A Travellerspoint blog

By this Author: teethetrav

Scotland: Outside Edinburgh

Rosslyn Chapel

Anyone who read or saw The Da Vinci Code by Dan Brown remembers Rosslyn Chapel. Brown's fictionalized account of the quest for the Holy Grail comes to a dramatic end at Rosslyn--the Rose Line. In fact, William St. Clair's family began building the Chapel in the mid 1400s and its intricate mason carvings of Christian symbols, Jewish stars, pagan faces, animals, an uncracked symbolic code, plants, vegetables, roses, and more have intrigued people ever since. No wonder mystical stories about the Chapel abound. The carvings suggest, as Brown noted, that the masons left a shrine to all faiths as well as to nature. So much here is inexplicable. For example, there are carvings of corn and of elephants, neither of which had ever been seen in Scotland in the 1400s. How did they know what they looked like? But the most fascinating fact is that there is a subterranean chamber underneath the Chapel. This is where, supposedly, the Holy Grail is, or was. It would be impossible to excavate the chamber without the Chapel crumbling. I love a good mystery.

Less than ten miles outside of Edinburgh, William St. Clair set the Chapel high on a hill near his home. If you take the public bus #37 from Princes Street in Edinburgh, you can easily get there without a car. There are mystical stories about how the Chapel was used as an astrological observatory as well as a direct line to aliens. How can you resist a place that has aliens, the Holy Grail, and a relationship to the secretive Knights Templar? Even if you are a skeptic, there is still a murder that is well-documented. A master mason left an apprentice in charge of one of the columns while he went off to a workshop to improve his craft. The apprentice had a vision and carved an intricate, spiraling masterpiece. When the master returned, he was infuriated and killed the apprentice. Their heads are memorialized in carvings in the Chapel, as is the head of the grieving mother of the dead apprentice. The Apprentice's Pillar is amazing.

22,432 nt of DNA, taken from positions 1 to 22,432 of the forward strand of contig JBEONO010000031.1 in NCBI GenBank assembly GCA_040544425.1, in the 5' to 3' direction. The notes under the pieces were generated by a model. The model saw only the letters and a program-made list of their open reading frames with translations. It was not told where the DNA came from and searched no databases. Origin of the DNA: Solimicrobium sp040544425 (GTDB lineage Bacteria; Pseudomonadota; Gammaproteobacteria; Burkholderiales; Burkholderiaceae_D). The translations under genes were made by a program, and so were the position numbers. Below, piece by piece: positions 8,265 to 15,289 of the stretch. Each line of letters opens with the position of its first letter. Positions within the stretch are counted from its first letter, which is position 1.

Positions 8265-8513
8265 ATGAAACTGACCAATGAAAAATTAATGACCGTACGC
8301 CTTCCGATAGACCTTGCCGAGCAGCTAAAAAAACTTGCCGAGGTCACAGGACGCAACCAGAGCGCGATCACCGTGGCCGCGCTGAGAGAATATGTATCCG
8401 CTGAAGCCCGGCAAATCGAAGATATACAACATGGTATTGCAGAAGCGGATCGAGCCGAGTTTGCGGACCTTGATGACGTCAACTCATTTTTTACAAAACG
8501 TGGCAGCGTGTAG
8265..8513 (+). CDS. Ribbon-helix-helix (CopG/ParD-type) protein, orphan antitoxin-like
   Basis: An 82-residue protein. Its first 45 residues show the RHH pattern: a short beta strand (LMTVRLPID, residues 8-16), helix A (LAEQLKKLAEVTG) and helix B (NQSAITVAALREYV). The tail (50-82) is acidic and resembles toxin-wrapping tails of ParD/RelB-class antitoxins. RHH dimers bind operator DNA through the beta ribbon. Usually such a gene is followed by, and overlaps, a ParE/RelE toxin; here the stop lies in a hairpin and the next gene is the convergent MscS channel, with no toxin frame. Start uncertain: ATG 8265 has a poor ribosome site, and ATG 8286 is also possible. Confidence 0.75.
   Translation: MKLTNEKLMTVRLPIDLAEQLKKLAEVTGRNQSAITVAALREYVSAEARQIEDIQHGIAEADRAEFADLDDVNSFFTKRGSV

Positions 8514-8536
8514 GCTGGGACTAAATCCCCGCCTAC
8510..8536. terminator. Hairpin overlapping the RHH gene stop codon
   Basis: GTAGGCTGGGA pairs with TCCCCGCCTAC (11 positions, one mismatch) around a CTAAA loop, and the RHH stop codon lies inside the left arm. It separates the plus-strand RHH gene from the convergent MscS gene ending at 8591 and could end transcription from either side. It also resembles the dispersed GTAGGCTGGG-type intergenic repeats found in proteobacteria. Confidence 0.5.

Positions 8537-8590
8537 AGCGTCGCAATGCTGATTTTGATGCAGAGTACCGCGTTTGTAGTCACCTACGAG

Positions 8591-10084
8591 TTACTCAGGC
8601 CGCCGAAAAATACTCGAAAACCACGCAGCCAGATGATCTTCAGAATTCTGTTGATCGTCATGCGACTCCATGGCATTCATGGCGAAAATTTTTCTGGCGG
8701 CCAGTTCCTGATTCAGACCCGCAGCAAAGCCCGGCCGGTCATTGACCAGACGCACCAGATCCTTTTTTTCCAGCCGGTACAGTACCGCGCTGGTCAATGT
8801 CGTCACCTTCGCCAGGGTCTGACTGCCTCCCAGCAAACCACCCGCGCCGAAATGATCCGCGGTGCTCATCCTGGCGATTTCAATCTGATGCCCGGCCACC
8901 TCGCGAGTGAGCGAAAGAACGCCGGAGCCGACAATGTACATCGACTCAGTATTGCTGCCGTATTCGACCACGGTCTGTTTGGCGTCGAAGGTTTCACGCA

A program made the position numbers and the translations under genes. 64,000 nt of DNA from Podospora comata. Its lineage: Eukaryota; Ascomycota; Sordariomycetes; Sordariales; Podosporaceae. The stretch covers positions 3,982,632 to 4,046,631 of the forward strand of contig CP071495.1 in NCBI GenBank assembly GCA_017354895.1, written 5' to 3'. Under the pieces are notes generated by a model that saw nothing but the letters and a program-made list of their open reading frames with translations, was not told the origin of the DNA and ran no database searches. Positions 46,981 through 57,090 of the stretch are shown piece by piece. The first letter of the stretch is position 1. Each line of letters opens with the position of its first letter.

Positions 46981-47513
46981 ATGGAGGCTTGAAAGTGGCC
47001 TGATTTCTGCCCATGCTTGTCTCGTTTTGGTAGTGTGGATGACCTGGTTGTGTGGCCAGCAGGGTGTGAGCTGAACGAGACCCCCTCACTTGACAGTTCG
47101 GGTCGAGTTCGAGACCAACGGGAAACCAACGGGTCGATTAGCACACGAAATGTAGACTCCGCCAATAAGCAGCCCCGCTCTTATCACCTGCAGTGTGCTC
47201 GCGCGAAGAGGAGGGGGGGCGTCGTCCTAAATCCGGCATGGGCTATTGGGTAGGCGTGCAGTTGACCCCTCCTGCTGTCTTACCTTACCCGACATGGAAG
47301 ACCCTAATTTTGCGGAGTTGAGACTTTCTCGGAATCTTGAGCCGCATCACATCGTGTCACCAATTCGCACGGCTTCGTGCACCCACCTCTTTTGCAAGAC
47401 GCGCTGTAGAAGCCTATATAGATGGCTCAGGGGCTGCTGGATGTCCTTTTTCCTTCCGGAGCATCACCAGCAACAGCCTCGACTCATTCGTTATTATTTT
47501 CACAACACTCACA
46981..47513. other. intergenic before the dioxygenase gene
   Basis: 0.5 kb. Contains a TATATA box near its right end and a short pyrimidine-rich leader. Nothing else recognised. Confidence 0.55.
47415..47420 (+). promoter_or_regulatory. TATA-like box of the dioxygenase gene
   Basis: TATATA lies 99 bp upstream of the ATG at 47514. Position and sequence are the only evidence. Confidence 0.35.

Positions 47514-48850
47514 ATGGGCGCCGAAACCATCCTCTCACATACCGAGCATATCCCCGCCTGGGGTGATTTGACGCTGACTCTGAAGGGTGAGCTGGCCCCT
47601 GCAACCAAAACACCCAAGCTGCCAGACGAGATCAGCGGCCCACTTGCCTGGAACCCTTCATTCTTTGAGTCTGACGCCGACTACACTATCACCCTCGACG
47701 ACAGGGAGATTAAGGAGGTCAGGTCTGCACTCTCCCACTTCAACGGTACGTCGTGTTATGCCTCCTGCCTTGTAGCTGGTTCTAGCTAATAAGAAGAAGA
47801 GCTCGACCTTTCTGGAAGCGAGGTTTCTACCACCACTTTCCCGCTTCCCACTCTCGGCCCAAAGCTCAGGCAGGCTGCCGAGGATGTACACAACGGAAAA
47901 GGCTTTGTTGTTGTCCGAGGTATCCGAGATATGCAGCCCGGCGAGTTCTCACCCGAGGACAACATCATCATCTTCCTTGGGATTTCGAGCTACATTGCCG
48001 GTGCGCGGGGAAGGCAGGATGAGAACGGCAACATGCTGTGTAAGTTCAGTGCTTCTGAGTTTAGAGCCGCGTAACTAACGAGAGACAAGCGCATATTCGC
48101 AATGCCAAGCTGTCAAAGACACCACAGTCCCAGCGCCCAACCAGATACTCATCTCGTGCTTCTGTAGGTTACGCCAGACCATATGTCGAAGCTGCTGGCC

None of the masons names are known, but their work is stunning. It is possible to spend hours inside this small Chapel and you will never see all of the hundreds of carvings. Unfortunately, no indoor photography is permitted. It is only due to Dan Brown's book and the subsequent movie, that the Chapel is going to survive. Since the book was published in 2003, the publicity has brought hundreds of thousands of tourists and the money has been used for continual conservation of this tiny treasure that still belongs to the Sinclair family. Find more at www.rosslynchapel.com
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Posted by teethetrav 07:39 Archived in Scotland Tagged scotland edinburgh rosslyn_chapel masons knights_templar dan_brown the_da_vinci_code william_st._clair Comments (1)

Scotland

Lochs, Castles, Mean Fairies, & Rain

In 2017, readers of The Rough Guides voted Scotland number one most beautiful country. It is. With its 38,000 lochs (otherwise known as lakes), its lowlands, highlands, islands, beaches--both sandy and rocky--, its green hills and barren mountains, Scotland is stunning. And that is just the scenery. There is so much else to do and see. There are beautiful cities, castles, great restaurants, and the funny, friendly people. There are also countless stories about mythical creatures, especially fairies. Not cute ones who want to be your wee friends. Scottish fairies are mean and exist to trick humans.

And, oh yes. There is rain. In some places, you know how they say if you don't like the weather, wait five minutes. In Scotland, if you wait five minutes, you'll just get another sort of rain. Or fog. Or both. I counted seven distinct kinds of rain, most of which I had never seen before. There's misty rain which doesn't actually fall to the ground, it just surrounds you in a delicate veil. There's a rain which falls in droplets that are spaced apart, float around you, and somehow defy gravity. There is soaking, freezing rain, and there's wind-driven rain that flies mostly sideways and hurts when it touches your skin. There's more, but you get the idea. Rain is sometimes briefly interrupted by sun, a temporary condition that lasts a few minutes and is widely celebrated with a wee dram of whiskey. Contrary to rumor, sunshine does exist in Scotland. I saw it twice, once in Edinburgh and once in the seaside town of Portree.

After doing some research, I chose to go in May which is supposed to have fairly good weather. In the winter months, Scotland is quite cold and has little daylight whereas May has very long days. The sun is up at around 5 a.m. and doesn't set until around 9:30 p.m. Another benefit is that in May the midges haven't appeared yet to torment you. The midges, also known as no-see-ums, are the price you pay for warm weather and no rain in Scotland, apparently. May is usually a good month, but this year, winter did not want to let go. It was rainy, windy, and cold. I thought I came prepared for bad weather, but I was not ready for the rugged weather up in the highlands or even for the wind and cold in Edinburgh.